12.0480 e-learning; masterly restraint

Humanist Discussion Group (humanist@kcl.ac.uk)
Sat, 6 Mar 1999 16:27:38 +0000 (BST)

Humanist Discussion Group, Vol. 12, No. 480.
Centre for Computing in the Humanities, King's College London

[1] From: Francois Lachance <lachance@chass.utoronto.ca> (60)
Subject: e-learning

[2] From: <cbf@socrates.Berkeley.EDU> (11)
Subject: Re: 12.0467 responses on masterly restraint

Date: Sat, 06 Mar 1999 14:46:26 +0000
From: Francois Lachance <lachance@chass.utoronto.ca>
Subject: e-learning

Willard and Wendell,

I was wondering if the two of you were not conspiring under the aegis
of the tutelary spirits of serendipity to bring discussions of real
learning into the ambit of back to basics.

If I seem to be twisting the two threads in some sort of impromptu
dialectic, it is because I think that combining the twin issues of
learning and basics is a step in highlighting the pedagogical
paradox of fostering change in in students by an appeal to unchanging
(or at least stable) givens (including the Heraclitan flux). This is
all perhaps a convolutied way of stating that "real learning" is in my books
(codex and digital) reciprocal. The student becomes aware that the
teacher is a co-explorer. Of course this tends to favour and equation
of "real learning" with metacognition.

(Digression: Note that the "product" here is a relation
between people and not necessarily a quantity of knowledge.
Learning outcomes can also be measured by the degree of
portability and applicability of the knowledge produced.)

Learning is often gauged by a before/after measure that looks for the
emergence of novelty. However, a part of learning may be habit
formation, i.e. a comfortable set of routines that create a space and
time for certain types of cognitive activity. Learning may also be
about continuation.

I will stop toying with the commonplace of change and continuity and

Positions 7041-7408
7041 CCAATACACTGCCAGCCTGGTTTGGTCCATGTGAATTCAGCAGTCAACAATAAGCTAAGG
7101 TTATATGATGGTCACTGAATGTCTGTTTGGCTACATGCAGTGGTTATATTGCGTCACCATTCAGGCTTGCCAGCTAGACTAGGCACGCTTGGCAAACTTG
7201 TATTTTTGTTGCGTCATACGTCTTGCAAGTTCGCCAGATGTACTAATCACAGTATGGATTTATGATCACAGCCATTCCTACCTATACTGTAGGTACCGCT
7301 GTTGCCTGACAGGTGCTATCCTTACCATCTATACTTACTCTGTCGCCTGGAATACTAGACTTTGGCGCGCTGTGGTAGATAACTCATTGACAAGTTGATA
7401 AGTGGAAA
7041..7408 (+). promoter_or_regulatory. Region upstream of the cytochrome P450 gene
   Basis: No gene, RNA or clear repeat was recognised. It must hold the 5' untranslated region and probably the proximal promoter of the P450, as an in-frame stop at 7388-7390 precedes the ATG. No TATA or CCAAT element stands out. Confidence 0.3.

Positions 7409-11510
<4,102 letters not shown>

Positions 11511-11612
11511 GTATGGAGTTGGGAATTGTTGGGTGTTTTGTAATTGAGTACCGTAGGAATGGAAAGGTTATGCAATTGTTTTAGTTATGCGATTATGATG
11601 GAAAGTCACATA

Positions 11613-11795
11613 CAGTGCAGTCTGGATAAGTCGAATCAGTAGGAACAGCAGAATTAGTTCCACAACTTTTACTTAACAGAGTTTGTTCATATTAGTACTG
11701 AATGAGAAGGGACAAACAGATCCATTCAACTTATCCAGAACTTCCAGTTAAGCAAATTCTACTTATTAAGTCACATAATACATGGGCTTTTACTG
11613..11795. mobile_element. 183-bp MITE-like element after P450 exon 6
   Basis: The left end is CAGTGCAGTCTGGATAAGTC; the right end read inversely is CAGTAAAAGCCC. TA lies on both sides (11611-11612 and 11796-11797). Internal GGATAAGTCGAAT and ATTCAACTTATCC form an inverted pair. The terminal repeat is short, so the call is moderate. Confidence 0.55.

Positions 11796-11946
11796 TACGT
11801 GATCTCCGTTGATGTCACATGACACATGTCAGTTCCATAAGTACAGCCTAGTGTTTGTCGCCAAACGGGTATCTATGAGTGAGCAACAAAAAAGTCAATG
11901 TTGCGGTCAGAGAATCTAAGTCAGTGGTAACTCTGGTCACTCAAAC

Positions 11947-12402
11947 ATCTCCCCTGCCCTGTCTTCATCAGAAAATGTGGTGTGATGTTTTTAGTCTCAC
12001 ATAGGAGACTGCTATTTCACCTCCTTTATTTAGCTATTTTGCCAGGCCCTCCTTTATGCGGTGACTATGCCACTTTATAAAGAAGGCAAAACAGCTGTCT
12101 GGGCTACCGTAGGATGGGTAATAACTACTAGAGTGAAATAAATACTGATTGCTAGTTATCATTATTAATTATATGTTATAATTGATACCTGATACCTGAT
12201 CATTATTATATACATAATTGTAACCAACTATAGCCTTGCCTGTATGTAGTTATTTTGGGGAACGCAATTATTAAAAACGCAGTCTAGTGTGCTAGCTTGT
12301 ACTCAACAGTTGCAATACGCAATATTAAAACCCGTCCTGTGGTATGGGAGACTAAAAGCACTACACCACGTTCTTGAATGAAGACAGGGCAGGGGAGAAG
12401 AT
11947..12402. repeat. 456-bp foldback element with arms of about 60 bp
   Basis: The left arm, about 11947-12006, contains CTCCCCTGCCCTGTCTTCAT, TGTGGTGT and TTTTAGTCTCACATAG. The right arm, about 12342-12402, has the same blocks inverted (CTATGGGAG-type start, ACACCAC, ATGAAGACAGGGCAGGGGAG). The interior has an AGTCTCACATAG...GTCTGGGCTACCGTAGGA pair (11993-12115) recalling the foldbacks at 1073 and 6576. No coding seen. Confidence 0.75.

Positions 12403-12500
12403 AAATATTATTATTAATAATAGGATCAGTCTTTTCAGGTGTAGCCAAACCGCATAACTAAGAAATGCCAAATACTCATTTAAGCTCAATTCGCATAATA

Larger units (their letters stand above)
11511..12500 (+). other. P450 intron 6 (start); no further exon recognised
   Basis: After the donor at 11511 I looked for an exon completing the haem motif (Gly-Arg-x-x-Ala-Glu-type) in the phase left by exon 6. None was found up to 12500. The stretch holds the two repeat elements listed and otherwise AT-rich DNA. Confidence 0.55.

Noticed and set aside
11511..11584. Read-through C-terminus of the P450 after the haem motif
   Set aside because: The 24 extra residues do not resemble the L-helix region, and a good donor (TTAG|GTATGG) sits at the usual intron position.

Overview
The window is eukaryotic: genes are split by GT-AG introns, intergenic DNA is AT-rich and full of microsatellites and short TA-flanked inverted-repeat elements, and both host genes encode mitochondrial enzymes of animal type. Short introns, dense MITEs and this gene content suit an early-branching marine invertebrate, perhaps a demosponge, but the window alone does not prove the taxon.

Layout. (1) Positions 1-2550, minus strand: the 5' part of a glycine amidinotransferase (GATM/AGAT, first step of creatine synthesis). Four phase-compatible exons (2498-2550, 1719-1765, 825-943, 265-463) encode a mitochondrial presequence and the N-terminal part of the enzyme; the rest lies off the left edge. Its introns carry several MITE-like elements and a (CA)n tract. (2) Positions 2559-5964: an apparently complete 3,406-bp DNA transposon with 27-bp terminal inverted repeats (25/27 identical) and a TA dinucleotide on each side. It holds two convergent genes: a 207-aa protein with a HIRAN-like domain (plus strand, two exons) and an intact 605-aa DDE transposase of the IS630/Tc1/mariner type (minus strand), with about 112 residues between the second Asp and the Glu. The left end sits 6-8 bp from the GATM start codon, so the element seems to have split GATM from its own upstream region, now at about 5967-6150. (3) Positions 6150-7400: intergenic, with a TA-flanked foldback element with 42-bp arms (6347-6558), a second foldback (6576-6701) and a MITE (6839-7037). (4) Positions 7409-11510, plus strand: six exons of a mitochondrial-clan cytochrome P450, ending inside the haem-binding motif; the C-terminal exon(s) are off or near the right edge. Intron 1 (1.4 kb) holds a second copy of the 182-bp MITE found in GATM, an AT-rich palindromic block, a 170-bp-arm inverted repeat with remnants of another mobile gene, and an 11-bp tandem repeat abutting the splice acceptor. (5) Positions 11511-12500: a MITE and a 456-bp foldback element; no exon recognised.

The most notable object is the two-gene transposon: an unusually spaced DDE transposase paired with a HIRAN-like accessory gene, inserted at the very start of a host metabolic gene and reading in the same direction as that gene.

trying reader patiance and allow me to redirect attention to :

Harold Cliff Chaput in a text entitled "Symbol Emergence & Symbol
Grounding" in a section called "The Untapped Senses" offers a summary
of a stage theory of child development. Chaput refers to contemporary
developmental psychology. He doesn't name a source (or a particular
school). Allow me to quote his summary:

Contemporary developmental psychology talks about four change
processes that occur as a child matures: automatization,
encoding, generalization, and strategy construction.
<i>Automatization</i> is the process of becoming more
efficient in thought and aciton, thus freeing up the brain for
more activity. <i>Encoding</i> is internally representing
objects and events in terms of set of features.
<i>Generalization</i> is the process of mapping known
encodings to new relations. Finally <i>strategy
construction</i> uses the previous three to generate rules to
adapt to task demands.

Unfortunately, Chaput does not provide HTML fragment identifiers to
either his sub-sections or his paragraphs.

Now I wonder about the automatic in distance learning. How are the
providers of both instruction and education able to play with this
aspect of learning. For example, a group that meets regularly
face-to-face can be invited to change its seating arrangement in order
to develop a fresh perspective on the group dynamic. Of course, some
pedagogues especially in language learning situations insist that
students shift the arrangement with every meeting in order to maximize
interlocutor interaction. How could one accomplish something like this in
computer-mediated communication situations?

Finally, whether the setting is electronic or not, how does the
argument about outcomes shift if a paradigm of relearning (not
necessarily Platonic remembering) is the point of departure. What I
mean is to what degree do learning paths recycle the four stages or
steps of child maturation? It seems to be a typology designed to
challenge the manual/intellectual division of labour and learning.

Recursively relearning the real,


Date: Sat, 06 Mar 1999 14:47:25 +0000
From: "by way of Humanist <humanist@kcl.ac.uk>" <cbf@socrates.Berkeley.EDU>
Subject: Re: 12.0467 responses on masterly restraint

Or, as Robert Frost, put it, in discussing blank verse, "It's like playing
tennis without a net." (And, no, I don't ahve the source for the

Charles Faulhaber Department of Spanish UC Berkeley, CA 94720-2590
(510) 642-3781 FAX (510) 642-7589 cbf@socrates.berkeley.edu

On Mon, 1 Mar 1999, Humanist Discussion Group wrote:

> Humanist Discussion Group, Vol. 12, No. 467.
> Centre for Computing in the Humanities, King's College London
> <http://www.princeton.edu/~mccarty/humanist/>
> <http://www.kcl.ac.uk/humanities/cch/humanist/>
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